Tuesday, May 02, 2006


Mudville's Press Watch

Greyhawk at Mudville Gazette compares some incredible in-depth reporting in the Army Times with a take on the same subject by the NY Times.

A selection from the Army Times article, describing Task Force 145:

The job of hunting Zarqawi and rolling up his al-Qaida in Iraq network falls to Task Force 145, which is made up of the most elite U.S. and British special operations forces, and whose headquarters is in Balad.

The U.S. forces are drawn from units under Joint Special Operations Command at Pope Air Force Base, N.C. These include the military’s two “direct action” special mission units — the Army’s 1st Special Forces Operational Detachment-Delta, known as Delta Force, and the Navy’s SEAL Team 6, sometimes known by its cover name, Naval Special Warfare Development Group; the Army’s 160th Special Operations Aviation Regiment and 75th Ranger Regiment; and the Air Force’s 24th Special Tactics Squadron.

After Saddam Hussein’s fall, the first order of business for the JSOC forces was capturing or killing the 55 individuals on the “deck of cards” that depicted the regime’s senior officials. Delta’s C Squadron was at the heart of the task force that captured Saddam in December 2003.

The emergence of Zarqawi and his al-Qaida in Iraq group as a major threat to Iraq’s stability then gave JSOC a new priority. As the war in Iraq has ground on, and with Zarqawi still on the loose, the JSOC force in Iraq has grown steadily and undergone several name changes. TF 121 and TF 626 were two previous incarnations.

TF 145 is divided into four subordinate task forces in Iraq:

• Task Force West, organized around a SEAL Team 6 squadron with Rangers in support.

• Task Force Central, organized around a Delta squadron with Rangers in support.

• Task Force North, organized around a Ranger battalion combined with a small Delta element.

• Task Force Black, organized around a British Special Air Service “saber squadron,” with British paratroopers from the Special Forces Support Group in support.

Although Army Lt. Gen. Stan McChrystal, JSOC commander, spends much of his time in Iraq, his job there is to coordinate with Army Gen. John Abizaid, chief of Central Command, and other senior leaders. The man in charge of TF 145 is the Delta Force commander, a colonel Military Times agreed not to name.

That’s more detail, newsworthy, remarkable on-background information than has appeared in a year’s worth of New York Times reporting. Do you doubt me? Here’s what the NY Times saw fit to print, following a headline “U.S. Says Guerrillas Were Killed In Raids:”

BAGHDAD, Iraq, April 30 — The United States military said Sunday that more than 20 guerrillas it identified as foreign fighters had been killed in recent raids south of Baghdad that were aimed at cutting down on insurgent attacks in the capital.

Insurgents have used the region in and around Yusifiya, a town 10 miles south of Baghdad that has long served as a base for Sunni Arab extremists, as a starting point for recent suicide attacks in Baghdad, the military said in a statement. Some of those killed in the raids over the past few weeks were wearing explosive vests, the military said.

The nationalities of the insurgents have often been difficult to determine, officials said, although they added that most of the dead appeared to be from outside Iraq. Iraqi soldiers have also participated in the raids.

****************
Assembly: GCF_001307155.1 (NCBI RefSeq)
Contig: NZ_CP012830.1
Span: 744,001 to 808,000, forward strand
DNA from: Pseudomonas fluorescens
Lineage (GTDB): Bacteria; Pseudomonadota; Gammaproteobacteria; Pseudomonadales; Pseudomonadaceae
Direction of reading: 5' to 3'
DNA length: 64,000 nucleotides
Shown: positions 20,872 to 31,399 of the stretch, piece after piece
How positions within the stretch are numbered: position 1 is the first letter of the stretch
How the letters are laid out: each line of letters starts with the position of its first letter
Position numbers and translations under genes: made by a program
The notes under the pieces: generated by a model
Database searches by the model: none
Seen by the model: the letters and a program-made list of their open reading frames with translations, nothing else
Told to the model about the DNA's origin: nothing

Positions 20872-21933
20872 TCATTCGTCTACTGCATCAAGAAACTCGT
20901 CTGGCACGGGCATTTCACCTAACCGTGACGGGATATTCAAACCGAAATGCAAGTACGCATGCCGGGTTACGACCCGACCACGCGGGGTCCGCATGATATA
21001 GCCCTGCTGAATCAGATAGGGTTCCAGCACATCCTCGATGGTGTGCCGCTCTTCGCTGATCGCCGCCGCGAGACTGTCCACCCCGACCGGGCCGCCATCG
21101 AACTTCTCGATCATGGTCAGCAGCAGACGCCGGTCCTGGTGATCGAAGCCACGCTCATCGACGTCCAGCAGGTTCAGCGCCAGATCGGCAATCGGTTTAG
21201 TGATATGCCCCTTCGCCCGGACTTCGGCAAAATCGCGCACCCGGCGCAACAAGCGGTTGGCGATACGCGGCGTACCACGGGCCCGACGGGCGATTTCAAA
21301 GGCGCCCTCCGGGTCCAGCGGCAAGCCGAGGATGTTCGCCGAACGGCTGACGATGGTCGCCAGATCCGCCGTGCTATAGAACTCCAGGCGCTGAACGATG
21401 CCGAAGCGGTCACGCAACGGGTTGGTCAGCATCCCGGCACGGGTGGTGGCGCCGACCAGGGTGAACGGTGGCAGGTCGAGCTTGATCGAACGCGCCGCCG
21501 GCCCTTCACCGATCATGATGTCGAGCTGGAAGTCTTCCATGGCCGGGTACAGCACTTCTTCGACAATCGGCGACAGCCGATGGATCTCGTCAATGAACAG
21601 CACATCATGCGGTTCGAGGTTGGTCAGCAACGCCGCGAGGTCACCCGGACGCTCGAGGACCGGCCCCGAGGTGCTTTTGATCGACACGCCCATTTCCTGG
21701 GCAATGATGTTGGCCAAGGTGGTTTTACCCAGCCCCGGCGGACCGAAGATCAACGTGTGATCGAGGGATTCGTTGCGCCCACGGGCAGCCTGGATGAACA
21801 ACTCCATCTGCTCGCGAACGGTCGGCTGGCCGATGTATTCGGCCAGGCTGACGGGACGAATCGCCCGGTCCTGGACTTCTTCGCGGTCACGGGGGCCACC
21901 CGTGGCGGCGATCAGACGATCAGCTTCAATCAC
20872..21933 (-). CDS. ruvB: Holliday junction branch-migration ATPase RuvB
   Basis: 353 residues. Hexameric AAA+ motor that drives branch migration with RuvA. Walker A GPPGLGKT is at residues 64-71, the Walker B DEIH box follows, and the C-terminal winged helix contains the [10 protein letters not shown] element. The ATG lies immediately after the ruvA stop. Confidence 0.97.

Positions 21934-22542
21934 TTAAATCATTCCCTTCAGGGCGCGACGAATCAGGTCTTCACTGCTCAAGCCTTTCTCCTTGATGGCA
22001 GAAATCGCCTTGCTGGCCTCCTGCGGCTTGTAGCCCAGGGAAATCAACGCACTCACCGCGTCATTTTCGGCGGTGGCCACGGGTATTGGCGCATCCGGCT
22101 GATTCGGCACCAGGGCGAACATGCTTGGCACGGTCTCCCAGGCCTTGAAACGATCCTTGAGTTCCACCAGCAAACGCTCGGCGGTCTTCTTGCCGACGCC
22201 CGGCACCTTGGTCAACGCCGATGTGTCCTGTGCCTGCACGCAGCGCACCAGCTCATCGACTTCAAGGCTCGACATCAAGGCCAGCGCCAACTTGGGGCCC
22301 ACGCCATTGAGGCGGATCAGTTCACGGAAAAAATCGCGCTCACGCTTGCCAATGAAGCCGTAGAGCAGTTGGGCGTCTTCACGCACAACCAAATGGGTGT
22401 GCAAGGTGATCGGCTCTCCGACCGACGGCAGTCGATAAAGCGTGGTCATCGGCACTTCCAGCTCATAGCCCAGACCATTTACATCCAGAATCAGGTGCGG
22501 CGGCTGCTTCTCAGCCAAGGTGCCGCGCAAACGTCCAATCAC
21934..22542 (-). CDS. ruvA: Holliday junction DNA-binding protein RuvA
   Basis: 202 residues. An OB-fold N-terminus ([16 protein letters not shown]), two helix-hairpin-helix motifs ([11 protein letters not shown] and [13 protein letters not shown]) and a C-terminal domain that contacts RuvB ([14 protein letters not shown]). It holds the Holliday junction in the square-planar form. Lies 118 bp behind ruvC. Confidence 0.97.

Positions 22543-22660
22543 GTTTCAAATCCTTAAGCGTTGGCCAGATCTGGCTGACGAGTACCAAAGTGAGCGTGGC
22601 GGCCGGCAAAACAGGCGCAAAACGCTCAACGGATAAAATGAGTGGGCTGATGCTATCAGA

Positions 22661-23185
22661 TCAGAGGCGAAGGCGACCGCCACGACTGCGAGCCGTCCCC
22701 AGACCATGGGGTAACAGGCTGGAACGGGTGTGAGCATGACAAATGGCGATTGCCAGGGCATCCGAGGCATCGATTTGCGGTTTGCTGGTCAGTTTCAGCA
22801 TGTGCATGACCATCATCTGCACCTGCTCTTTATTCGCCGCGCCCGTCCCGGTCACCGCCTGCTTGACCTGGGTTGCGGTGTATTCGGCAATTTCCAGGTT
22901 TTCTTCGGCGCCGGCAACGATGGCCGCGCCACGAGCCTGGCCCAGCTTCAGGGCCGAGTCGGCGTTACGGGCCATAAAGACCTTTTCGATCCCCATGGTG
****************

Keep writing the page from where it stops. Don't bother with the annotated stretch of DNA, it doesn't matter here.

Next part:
Lush farmland and palm trees allow insurgents to disappear easily in the region, known as the Triangle of Death. Taming the area is central to security in Baghdad, whose southern edge, particularly the suburb of Dawra, has become so violent that many residents are afraid to leave their houses.

Ugh, that’s enough. Note as Greyhawk does the need to caveat the report by making it clear this information is alleged by the US Military. Note too the desire to add some jungle-evoking environmentals. (As to points of fact, I seriously doubt anyone but the NY Times in full-Vietnam Quagmire mode would refer to any rural area in Iraq as “lush farmland.”)

If you sullied your attention to actually read the rest of the NY Times piece, by all means, cleanse the mental pallet with a visit to Newsweek, also linked by Greyhawk. (Yes, that same Newsweek. Go figure.) The Newsweek piece is headlined, “Osama Needs More Mud Huts.”

Imagine if a few months after September 11 someone had said to you, "Five years from now, in the space of a single week, Osama bin Laden will issue a new call for worldwide jihad, the head of Al Qaeda in Iraq will threaten a brutal, endless war, and there will be two terror attacks in Egypt." Chances are you would have been quite unnerved. Yet the most striking aspect of last week's news was the reaction to it—very little.

Radical Islamic terror made big, violent and scary moves and—whether you judge it by media coverage, stock-market movements or international responses—the world yawned.

Al Qaeda Central, by which I mean the dwindling band of brothers on the Afghan-Pakistani border, appears to have turned into a communications company. It's capable of producing the occasional jihadist cassette, but not actual jihad. I know it's risky to say this, as Qaeda leaders may be quietly planning some brilliant, large-scale attack. But the fact that they have not been able to do one of their trademark blasts for five years is significant in itself.

Looks like Terror Central’s facing tough times. Forget goods news versus bad news, how about what it all means? Plenty of material available for that.

UPDATE: Note much of the same information about the great success of TF 145 is this piece at Strategy Page. Did it's author draw heavily on the Army Times piece? I didn't see any attribution, but it looks like the same reporting. (Via Instapundit)

Other commentary and details over at Gateway Pundit.

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